(a) To learn how to apply the state’s codes, rules, regulations, and laws relating to long-term care facilities;
     (b) To integrate current federal regulations pertaining to health care facilities with current state requirements;
     (c) To become familiar with requirements of medicare and medicaid, and to learn to cope with their problems;
     (d) To understand the basic insurance coverages;
     (e) To have a sense of the legal implications of various activities, procedures or decisions routinely taken or performed in the
facility.
     (6) RESIDENT CARE. Topics in this area should include nursing, food, social and recreational services, pharmacy,
rehabilitation, physician services and medical records. Objectives of training are:
     (a) To understand the roles of the medical director, the attending physicians, the director of nursing, the charge nurse, the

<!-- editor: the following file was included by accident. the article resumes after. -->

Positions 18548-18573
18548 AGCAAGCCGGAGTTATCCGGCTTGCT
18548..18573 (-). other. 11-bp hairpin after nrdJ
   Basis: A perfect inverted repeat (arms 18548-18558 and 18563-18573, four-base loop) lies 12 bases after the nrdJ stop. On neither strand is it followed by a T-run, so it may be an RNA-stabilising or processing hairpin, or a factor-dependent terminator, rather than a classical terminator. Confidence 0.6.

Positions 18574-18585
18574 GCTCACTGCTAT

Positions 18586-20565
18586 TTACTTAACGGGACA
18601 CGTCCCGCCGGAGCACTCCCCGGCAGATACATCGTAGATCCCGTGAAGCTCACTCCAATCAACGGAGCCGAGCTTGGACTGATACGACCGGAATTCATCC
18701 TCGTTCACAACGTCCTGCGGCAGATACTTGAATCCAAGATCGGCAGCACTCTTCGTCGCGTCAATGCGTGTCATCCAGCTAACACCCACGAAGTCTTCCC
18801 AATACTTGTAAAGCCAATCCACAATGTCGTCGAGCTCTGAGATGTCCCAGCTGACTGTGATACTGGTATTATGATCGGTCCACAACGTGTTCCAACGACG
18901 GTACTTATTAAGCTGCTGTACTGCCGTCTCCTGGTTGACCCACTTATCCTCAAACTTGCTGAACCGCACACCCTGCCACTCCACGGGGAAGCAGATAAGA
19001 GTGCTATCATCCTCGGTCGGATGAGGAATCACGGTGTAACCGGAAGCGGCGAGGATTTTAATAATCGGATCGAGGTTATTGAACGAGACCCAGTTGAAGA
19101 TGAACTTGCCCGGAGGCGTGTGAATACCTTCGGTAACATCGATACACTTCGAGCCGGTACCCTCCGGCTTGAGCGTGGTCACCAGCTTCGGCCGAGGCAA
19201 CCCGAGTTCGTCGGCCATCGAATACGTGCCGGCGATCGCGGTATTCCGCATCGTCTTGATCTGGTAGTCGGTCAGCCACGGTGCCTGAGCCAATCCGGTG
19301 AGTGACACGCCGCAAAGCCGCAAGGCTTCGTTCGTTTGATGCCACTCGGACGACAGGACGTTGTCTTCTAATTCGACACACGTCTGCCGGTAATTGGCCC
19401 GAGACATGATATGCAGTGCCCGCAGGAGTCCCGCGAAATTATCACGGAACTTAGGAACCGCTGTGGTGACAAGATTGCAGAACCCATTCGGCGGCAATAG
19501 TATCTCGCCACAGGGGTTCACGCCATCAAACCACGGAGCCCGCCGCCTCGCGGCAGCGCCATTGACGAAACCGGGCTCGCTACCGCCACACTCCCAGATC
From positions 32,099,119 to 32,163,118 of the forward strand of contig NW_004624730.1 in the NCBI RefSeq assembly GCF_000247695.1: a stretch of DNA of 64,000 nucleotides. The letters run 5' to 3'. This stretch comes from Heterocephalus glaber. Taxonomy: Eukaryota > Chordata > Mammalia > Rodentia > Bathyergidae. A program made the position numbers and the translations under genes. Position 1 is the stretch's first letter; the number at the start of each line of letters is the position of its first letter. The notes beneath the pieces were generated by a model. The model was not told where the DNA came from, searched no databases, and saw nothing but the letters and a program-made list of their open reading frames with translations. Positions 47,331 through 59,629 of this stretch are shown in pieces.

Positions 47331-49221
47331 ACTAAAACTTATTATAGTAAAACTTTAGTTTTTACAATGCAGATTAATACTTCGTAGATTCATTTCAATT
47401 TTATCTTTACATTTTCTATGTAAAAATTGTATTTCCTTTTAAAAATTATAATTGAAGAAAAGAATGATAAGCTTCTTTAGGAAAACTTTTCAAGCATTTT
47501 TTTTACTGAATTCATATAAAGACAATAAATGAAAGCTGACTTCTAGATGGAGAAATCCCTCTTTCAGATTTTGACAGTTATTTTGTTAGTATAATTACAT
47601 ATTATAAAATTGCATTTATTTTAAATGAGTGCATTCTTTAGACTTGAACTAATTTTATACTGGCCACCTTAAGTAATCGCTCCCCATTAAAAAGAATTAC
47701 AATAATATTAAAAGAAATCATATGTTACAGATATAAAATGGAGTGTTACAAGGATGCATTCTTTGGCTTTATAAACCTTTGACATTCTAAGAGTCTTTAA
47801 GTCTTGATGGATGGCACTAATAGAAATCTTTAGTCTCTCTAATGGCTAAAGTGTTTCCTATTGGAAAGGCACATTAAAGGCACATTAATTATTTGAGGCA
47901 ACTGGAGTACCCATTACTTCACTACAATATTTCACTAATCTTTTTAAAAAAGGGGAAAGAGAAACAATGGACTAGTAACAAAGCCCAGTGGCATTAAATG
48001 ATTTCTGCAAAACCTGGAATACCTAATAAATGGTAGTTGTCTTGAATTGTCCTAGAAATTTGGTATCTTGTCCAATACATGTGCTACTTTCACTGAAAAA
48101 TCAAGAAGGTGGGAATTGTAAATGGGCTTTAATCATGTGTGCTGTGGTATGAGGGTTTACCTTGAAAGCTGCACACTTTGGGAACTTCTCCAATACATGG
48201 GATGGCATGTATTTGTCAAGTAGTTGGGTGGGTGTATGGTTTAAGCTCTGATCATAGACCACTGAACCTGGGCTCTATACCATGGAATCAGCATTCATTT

physical therapist, occupational therapist, speech therapist, dietitians, pharmacist, licensed practical nurses and aides who provide
the continuing essential medical care and rehabilitation of the patients in the facility;
     (b) To enable the trainee to develop an ability to understand the various components of personal, social, therapeutic and
supportive care programs and their application in the total care program of the resident;
     (c) To develop the ability to function as a planner of the social, therapeutic, and supportive care program;
     (d) To study the emotional problems of aging in the lives of patients within the facility and to determine the role of the
administrator in alleviating such characteristic feelings as loss, abandonment, dependency, depression, anxiety, or disengagement;
     (e) To determine the role of the administrator in relating to the patient, and the family, who is faced with death;